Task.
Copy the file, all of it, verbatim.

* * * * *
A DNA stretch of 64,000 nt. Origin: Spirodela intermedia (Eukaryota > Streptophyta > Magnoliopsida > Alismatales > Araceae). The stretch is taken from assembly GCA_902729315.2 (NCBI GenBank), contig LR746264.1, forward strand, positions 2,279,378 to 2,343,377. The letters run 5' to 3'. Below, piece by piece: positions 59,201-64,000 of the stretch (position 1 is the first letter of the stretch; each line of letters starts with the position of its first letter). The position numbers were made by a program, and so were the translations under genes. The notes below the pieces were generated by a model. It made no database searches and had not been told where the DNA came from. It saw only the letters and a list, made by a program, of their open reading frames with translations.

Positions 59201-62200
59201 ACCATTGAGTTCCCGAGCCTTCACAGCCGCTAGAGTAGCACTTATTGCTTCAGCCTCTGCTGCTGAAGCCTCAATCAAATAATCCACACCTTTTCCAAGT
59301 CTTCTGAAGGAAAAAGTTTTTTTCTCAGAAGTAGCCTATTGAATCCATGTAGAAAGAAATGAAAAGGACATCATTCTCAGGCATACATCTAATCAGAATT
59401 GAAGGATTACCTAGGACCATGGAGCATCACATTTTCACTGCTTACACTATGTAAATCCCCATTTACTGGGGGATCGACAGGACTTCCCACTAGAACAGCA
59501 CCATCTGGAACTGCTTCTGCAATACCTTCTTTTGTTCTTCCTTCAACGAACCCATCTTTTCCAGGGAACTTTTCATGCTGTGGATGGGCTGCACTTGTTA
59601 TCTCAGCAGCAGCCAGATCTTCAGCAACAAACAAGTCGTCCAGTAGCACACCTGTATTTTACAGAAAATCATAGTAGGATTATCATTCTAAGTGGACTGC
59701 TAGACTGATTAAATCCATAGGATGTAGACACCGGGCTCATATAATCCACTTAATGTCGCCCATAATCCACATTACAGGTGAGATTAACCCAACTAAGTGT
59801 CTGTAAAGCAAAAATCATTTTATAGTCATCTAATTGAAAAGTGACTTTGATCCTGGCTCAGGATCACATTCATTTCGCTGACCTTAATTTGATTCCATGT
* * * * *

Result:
A DNA stretch of 64,000 nt. Origin: Spirodela intermedia (Eukaryota > Streptophyta > Magnoliopsida > Alismatales > Araceae). The stretch is taken from assembly GCA_902729315.2 (NCBI GenBank), contig LR746264.1, forward strand, positions 2,279,378 to 2,343,377. The letters run 5' to 3'. Below, piece by piece: positions 59,201-64,000 of the stretch (position 1 is the first letter of the stretch; each line of letters starts with the position of its first letter). The position numbers were made by a program, and so were the translations under genes. The notes below the pieces were generated by a model. It made no database searches and had not been told where the DNA came from. It saw only the letters and a list, made by a program, of their open reading frames with translations.

Positions 59201-62200
59201 ACCATTGAGTTCCCGAGCCTTCACAGCCGCTAGAGTAGCACTTATTGCTTCAGCCTCTGCTGCTGAAGCCTCAATCAAATAATCCACACCTTTTCCAAGT
59301 CTTCTGAAGGAAAAAGTTTTTTTCTCAGAAGTAGCCTATTGAATCCATGTAGAAAGAAATGAAAAGGACATCATTCTCAGGCATACATCTAATCAGAATT
59401 GAAGGATTACCTAGGACCATGGAGCATCACATTTTCACTGCTTACACTATGTAAATCCCCATTTACTGGGGGATCGACAGGACTTCCCACTAGAACAGCA
59501 CCATCTGGAACTGCTTCTGCAATACCTTCTTTTGTTCTTCCTTCAACGAACCCATCTTTTCCAGGGAACTTTTCATGCTGTGGATGGGCTGCACTTGTTA
59601 TCTCAGCAGCAGCCAGATCTTCAGCAACAAACAAGTCGTCCAGTAGCACACCTGTATTTTACAGAAAATCATAGTAGGATTATCATTCTAAGTGGACTGC
59701 TAGACTGATTAAATCCATAGGATGTAGACACCGGGCTCATATAATCCACTTAATGTCGCCCATAATCCACATTACAGGTGAGATTAACCCAACTAAGTGT
59801 CTGTAAAGCAAAAATCATTTTATAGTCATCTAATTGAAAAGTGACTTTGATCCTGGCTCAGGATCACATTCATTTCGCTGACCTTAATTTGATTCCATGT